Ballot measure to increase minimum wage gets an audience, despite lack of opposition
Suzanna Caldwell, Alaska Dispatch News, July 31, 2014
In the almost 20 years Alaska Common Ground chair Cliff Groh has been involved in the organization, he has spent a lot of time organizing, participating and moderating debates.
So when it came time to find an Alaskan willing to argue against Ballot Measure 3, an initiative that could increase Alaska’s minimum wage, he was surprised to find it was a challenge to come up with participants.
“It’s usually not this hard,” Groh said.
Part of that is timing — it’s still early for the initiative, which will be voted on in November — but the topic is also far from controversial. So far, no formal group has organized to oppose the measure. A poll conducted by the Alaska House Majority Caucus in March found that 69 percent of respondents supported a minimum wage increase. Even the Republican-led House of Representatives passed a substantially similar measure during this year’s session, though the bill never made it through the Senate.
After scouring the business community, Groh said the organization couldn’t come up with anyone who would agree to participate in a debate. Luckily Groh found himself at a “party” of economists — the International Association of Energy Economists — earlier this year and was able, through a little networking, to find Kyle Hampton, an assistant professor of economics at the University of Alaska Anchorage and director of the UAA Center for Economic Education.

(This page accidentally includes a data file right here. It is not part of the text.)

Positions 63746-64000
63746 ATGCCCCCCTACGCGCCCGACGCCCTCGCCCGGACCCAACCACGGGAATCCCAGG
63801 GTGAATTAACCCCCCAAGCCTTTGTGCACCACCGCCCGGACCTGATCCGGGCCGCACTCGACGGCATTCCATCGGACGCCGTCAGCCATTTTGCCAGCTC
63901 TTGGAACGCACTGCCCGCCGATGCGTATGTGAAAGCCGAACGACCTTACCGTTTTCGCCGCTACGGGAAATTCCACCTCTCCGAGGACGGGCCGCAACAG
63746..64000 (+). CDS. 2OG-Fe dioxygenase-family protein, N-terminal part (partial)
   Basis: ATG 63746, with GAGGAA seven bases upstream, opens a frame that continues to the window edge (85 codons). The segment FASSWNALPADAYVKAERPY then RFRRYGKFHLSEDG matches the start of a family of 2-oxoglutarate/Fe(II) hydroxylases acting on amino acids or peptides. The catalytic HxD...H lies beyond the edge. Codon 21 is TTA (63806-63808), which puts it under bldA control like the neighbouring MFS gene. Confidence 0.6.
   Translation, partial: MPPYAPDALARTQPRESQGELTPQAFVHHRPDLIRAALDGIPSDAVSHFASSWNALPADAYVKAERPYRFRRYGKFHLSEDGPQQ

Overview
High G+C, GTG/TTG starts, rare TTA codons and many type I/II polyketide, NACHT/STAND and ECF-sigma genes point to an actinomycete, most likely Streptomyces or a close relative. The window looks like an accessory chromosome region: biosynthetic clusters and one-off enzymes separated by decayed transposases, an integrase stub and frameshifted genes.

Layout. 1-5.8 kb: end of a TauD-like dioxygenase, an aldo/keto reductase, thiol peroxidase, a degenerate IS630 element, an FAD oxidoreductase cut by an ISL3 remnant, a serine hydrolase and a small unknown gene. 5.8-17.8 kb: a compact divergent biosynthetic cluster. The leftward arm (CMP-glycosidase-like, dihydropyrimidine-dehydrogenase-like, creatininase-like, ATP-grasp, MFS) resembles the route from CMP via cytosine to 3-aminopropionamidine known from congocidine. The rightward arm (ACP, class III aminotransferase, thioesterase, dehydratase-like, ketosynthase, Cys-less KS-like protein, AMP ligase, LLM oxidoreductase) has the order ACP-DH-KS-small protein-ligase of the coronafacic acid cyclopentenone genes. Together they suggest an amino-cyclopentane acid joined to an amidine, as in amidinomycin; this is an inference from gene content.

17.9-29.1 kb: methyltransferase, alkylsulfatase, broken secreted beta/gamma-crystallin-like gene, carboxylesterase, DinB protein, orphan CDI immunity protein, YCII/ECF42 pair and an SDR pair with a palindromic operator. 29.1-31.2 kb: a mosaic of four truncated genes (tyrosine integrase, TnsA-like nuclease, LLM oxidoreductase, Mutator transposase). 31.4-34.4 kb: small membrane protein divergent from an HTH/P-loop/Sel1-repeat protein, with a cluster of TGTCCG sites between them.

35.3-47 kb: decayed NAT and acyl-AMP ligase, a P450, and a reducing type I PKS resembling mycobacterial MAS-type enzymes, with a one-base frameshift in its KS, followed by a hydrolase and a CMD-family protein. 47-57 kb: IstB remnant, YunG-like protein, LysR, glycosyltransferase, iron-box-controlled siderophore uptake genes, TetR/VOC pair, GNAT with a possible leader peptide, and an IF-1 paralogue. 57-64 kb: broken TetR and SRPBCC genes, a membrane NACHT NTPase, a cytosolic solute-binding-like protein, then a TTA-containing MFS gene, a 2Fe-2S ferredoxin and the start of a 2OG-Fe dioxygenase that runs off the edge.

Hampton took on Ed Flanagan, former Department of Labor commissioner and current co-sponsor of the measure that would increase Alaska’s minimum wage. The initiative would increase the minimum wage from $7.75 per hour to $8.75 an hour in 2015, then increase it another dollar in 2016, after which it would be adjusted annually for inflation. If the federal minimum wage increases to an amount over those figures (which is likely, given the current push by the White House to raise it to $10.10) the minimum wage would be one dollar over the federal minimum.
Hampton argued in front of a crowd of about 75 people at Anchorage’s Z.J. Loussac Public Library Wilda Marston Theater that the minimum wage is mostly an arbitrary figure that doesn’t necessarily lift people out of poverty. He suggests that the wage increases offer a short-term solution to a long-term problem of poverty.